I’m starting to think an e-mail etiquette booklet should be required reading before anyone receives access to a mail server.
There’s no dearth of annoying customs in cyberspace, but this latest one really takes the cake. It’s almost worse than spam. There, I said it. Worse. Than. Spam. At least I understand spam. Like it? No. But I understand the purpose behind it.
You see, I always considered it intuitive that e-mail is primarily for conveying a message, not transferring a file. But lately I’ve been receiving a fair amount of empty e-mail. Messages with nothing in them.
Except an attachment.
The sender will write the message in Microsoft Word and then attach that to an otherwise blank e-mail. Usually the .doc file is a complex piece of letterhead with a background or company logo at 600 dpi. So basically I’m recieving a 1.5 megabyte file in order for the sender to say “call me”.
As if that’s not bad enough, I’ve had clients create a message in Word, then ouput it as a PDF file and attach that.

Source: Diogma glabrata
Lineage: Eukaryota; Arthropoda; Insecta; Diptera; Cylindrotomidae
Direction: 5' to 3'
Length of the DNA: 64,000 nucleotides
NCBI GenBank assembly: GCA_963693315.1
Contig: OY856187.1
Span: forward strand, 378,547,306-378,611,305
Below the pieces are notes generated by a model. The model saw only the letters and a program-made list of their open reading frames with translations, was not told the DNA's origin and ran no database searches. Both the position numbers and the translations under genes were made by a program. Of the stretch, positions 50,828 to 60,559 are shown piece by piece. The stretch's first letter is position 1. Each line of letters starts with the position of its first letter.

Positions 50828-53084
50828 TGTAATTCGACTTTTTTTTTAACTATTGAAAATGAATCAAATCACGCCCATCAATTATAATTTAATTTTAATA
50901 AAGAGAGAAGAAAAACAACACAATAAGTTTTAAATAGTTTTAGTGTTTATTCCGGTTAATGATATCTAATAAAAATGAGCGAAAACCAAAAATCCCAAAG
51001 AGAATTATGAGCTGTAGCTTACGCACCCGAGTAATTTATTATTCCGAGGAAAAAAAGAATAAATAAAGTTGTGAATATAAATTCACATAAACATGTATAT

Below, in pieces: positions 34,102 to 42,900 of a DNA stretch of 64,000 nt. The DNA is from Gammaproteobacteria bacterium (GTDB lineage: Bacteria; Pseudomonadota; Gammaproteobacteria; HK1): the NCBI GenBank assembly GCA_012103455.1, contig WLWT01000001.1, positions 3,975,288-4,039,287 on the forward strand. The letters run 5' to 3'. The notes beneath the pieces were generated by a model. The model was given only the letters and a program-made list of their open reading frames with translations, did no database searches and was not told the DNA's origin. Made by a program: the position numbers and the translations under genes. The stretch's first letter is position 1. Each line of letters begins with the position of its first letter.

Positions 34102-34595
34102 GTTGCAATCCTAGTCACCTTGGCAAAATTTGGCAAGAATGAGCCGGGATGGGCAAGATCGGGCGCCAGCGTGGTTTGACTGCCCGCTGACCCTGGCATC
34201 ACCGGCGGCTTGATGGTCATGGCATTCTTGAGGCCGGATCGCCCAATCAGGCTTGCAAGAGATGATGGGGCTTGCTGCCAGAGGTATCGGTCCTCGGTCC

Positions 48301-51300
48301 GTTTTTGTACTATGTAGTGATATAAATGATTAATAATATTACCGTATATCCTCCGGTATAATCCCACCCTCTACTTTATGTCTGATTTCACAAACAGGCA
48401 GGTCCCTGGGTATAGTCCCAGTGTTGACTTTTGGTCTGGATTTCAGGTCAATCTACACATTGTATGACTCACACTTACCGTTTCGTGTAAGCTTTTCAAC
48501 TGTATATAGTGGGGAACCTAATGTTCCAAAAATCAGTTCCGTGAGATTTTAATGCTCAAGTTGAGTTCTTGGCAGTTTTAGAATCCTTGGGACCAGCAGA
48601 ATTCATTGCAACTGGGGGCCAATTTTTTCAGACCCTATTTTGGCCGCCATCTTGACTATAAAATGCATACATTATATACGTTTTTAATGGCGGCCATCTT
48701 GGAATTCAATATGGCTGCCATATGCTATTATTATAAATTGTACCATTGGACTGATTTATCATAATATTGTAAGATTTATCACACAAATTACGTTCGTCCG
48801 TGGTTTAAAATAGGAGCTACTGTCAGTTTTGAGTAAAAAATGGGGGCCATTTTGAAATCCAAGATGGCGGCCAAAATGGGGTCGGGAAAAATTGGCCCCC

It’s only a matter of time before I get a body-less e-mail message with a PGP encrypted zip file containing a PDF of a Word document that, unless it contained next week’s winning lottery numbers, could not possibly be worth the effort it takes just to open it.
I think the booklet idea is a good one. It wouldn’t have to be very long. Just enough to convey the fact that some of us are using dial-up, not a dedicated T3 line. Some don’t have Microsoft Word (hard to believe, I know), probably because the macro features give any 13-year old the ability to completely commandeer your computer. Some are using slow computers with less than two gigabytes of RAM and can’t open PDF files in less than a week. Some are using text-only word processors like Pine. Some are reading your message on a cellphone or PDA that has a small, oddly-sized screen. Some are behind firewalls that block attachments or have account quotas that are eaten up with two megabyte Word documents.
So please, people. We’re trying to have a society here.